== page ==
Way back in May we proposed that tablets are this year's netbooks, and there has been much subsequent speculation about the extent to which tablets are ‘cannibalising' the netbook market.
A report from market researcher IDC concludes that, while some netbook sales are being lost to the nascent tablet market, it's far from a fatal blow. IDC expects the netbook market to grow over ten percent to 37.8 million units this year, peaking at 42.4 million units in 2014.
"IDC does not expect media tablets to bring about the death of mini notebooks, although there's no question that the focus of attention has shifted to these newer devices," said Bob O'Donnell, of IDC.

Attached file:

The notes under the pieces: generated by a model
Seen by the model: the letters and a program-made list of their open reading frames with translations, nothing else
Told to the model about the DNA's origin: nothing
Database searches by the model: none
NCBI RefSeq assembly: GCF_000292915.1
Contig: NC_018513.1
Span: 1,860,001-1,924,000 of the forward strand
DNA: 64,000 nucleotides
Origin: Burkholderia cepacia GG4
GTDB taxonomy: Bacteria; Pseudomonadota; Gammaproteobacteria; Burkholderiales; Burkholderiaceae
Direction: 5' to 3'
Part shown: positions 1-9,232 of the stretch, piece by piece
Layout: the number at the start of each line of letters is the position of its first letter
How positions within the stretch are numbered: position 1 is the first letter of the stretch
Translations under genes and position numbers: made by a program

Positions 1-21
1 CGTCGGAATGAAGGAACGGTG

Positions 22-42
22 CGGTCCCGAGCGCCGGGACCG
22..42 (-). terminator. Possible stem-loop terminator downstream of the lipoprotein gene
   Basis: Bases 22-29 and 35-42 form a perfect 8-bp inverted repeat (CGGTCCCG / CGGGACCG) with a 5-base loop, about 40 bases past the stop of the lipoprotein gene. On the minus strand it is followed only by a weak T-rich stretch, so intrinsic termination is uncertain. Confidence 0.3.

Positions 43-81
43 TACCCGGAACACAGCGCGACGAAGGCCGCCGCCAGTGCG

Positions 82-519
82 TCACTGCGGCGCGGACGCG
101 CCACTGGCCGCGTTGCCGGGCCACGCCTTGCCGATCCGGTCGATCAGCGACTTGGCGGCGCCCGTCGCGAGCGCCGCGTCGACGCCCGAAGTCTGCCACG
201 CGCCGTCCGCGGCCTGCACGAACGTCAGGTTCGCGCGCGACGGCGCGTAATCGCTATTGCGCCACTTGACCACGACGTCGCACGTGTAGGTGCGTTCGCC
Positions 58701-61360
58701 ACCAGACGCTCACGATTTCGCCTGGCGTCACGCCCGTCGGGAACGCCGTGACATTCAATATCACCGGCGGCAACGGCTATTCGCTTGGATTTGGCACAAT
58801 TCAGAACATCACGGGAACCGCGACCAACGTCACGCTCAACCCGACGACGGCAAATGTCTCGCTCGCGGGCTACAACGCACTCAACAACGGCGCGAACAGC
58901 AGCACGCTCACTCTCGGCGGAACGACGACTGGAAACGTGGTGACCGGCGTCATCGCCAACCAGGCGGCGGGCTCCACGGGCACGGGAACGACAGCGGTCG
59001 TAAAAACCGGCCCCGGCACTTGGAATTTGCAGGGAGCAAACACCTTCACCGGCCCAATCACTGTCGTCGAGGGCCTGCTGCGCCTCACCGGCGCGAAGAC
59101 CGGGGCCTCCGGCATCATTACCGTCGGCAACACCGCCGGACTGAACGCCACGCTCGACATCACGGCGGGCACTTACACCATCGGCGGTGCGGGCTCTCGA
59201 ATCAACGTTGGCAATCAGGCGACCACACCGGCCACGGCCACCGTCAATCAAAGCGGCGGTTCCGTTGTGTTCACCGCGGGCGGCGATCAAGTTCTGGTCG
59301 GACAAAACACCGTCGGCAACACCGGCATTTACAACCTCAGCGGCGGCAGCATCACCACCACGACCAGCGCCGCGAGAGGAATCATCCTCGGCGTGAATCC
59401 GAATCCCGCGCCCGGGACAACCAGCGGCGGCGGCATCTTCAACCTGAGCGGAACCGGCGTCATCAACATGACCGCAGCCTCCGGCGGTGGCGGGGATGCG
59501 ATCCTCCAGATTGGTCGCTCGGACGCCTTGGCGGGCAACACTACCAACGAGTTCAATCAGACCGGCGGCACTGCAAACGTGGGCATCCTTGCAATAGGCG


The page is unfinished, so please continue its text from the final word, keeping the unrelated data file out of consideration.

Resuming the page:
"Given the range of capabilities and price points, it is very likely that consumers will acquire these devices in various combinations, simply delaying the purchase of a new notebook, for example, to add a media tablet or mini notebook as a companion to their main computing device.
"Similarly, the arrival of media tablets has done little to diminish the demand for mini notebooks in the educational market, particularly in developing countries where large government initiatives are gaining steam in the post-recession economy."
The continued growth is coming mainly from developing markets, such as Eastern Europe, Latin America and Africa, with the education sector being the primary player. Let's not forget that's how netbooks originated, with OLPC and all that. Also, while tablets are newer and sexier, they run on mobile chips and OSs. Netbooks are Wintel devices, with all the familiarity and productivity advantages that entails.
Acer and ASUS continue to be the major netbook vendors, with nearly half the market between them. HP, surprisingly, is number three, while Samsung has overtaken Dell to become the fourth biggest netbook maker.